Yet if they created a few smiles on faces that had not smiled in weeks, then to borrow from Jonathan Swift they, like the person who has managed to grow two blades of grass where before only one had grown, have done humankind a greater service than the whole lot of politicians.
Meanwhile the players themselves can’t leave the hospital without having been changed or affected. For Travis Morin, a father of two young children, the profound effects are likely a little different than those of Curtis McKenzie, who spent the previous four years at Miami Ohio University, or Brendan Ranford, who spent the previous five in Kamloops, British Columbia.
As professional athletes you could argue that they are guys with big egos on the verge of bigger egos, and that they saw the visit in part as self-serving, as a way to boost their image. But had I not been along, their trip would have received no more than a brief write-up at the Texas Stars website. And the truth is that it is jarring and unsettling to see kids with blood disorders, where treatment leaves them looking pail, thin, and androgynous.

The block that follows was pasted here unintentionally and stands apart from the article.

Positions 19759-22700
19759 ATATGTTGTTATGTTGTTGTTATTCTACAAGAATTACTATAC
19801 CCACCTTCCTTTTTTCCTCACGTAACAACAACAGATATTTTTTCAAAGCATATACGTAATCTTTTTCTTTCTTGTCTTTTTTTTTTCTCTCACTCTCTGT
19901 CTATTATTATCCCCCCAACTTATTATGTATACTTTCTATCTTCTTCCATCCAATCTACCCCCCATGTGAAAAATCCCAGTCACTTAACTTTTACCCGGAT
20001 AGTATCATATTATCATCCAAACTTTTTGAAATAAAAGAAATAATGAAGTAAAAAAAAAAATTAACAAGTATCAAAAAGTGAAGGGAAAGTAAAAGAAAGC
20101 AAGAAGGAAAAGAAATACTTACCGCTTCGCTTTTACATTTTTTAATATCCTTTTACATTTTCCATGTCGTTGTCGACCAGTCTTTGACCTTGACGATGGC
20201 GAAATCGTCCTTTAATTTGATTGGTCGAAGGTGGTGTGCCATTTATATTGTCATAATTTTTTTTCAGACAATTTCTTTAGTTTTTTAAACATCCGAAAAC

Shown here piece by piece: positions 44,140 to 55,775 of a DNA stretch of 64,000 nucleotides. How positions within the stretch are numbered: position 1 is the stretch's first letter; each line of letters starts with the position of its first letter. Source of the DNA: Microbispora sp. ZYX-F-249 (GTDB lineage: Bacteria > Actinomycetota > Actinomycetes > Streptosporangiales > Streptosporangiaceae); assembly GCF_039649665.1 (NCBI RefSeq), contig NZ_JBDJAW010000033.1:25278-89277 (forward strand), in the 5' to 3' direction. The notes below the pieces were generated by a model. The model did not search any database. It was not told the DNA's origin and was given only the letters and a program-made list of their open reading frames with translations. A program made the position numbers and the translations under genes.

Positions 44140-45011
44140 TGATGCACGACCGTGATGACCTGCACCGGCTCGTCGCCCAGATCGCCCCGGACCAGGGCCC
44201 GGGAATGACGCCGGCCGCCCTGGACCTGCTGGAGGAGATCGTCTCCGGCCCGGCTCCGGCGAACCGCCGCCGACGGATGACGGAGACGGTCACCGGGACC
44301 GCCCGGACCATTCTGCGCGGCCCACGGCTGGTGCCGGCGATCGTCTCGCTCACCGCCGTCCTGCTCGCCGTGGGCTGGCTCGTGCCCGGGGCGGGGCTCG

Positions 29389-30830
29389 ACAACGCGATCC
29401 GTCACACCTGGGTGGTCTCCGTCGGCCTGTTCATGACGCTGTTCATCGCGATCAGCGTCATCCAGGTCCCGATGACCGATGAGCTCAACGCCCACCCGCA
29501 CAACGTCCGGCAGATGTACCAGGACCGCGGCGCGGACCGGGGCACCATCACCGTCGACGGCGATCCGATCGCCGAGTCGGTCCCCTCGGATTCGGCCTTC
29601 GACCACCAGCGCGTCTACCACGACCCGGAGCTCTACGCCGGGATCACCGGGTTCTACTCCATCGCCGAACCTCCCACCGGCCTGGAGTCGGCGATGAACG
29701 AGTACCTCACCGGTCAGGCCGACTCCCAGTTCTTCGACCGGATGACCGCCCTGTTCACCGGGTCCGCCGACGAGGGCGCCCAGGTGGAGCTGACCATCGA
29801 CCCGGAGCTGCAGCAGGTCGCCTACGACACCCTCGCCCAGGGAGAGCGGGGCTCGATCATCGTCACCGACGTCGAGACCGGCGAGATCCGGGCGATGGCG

Courage and Contribution
It takes great courage to fight such a horrific disease as leukemia, and most of us will be lucky enough to never know just how much courage it takes. It also takes courage to help those afflicted with disease. If you’re an oncologist or a health care professional, you train for the skills and knowledge needed to do so. If you’re a hockey player you train to play hockey; your therapeutic skills and medical knowledge are no doubt lacking. Those who answer the bell anyway, and volunteer to visit sick kids, are still helping in the one way they can. It doesn’t make them heroes, but it’s a greater contribution to their community than anything they will do on the ice.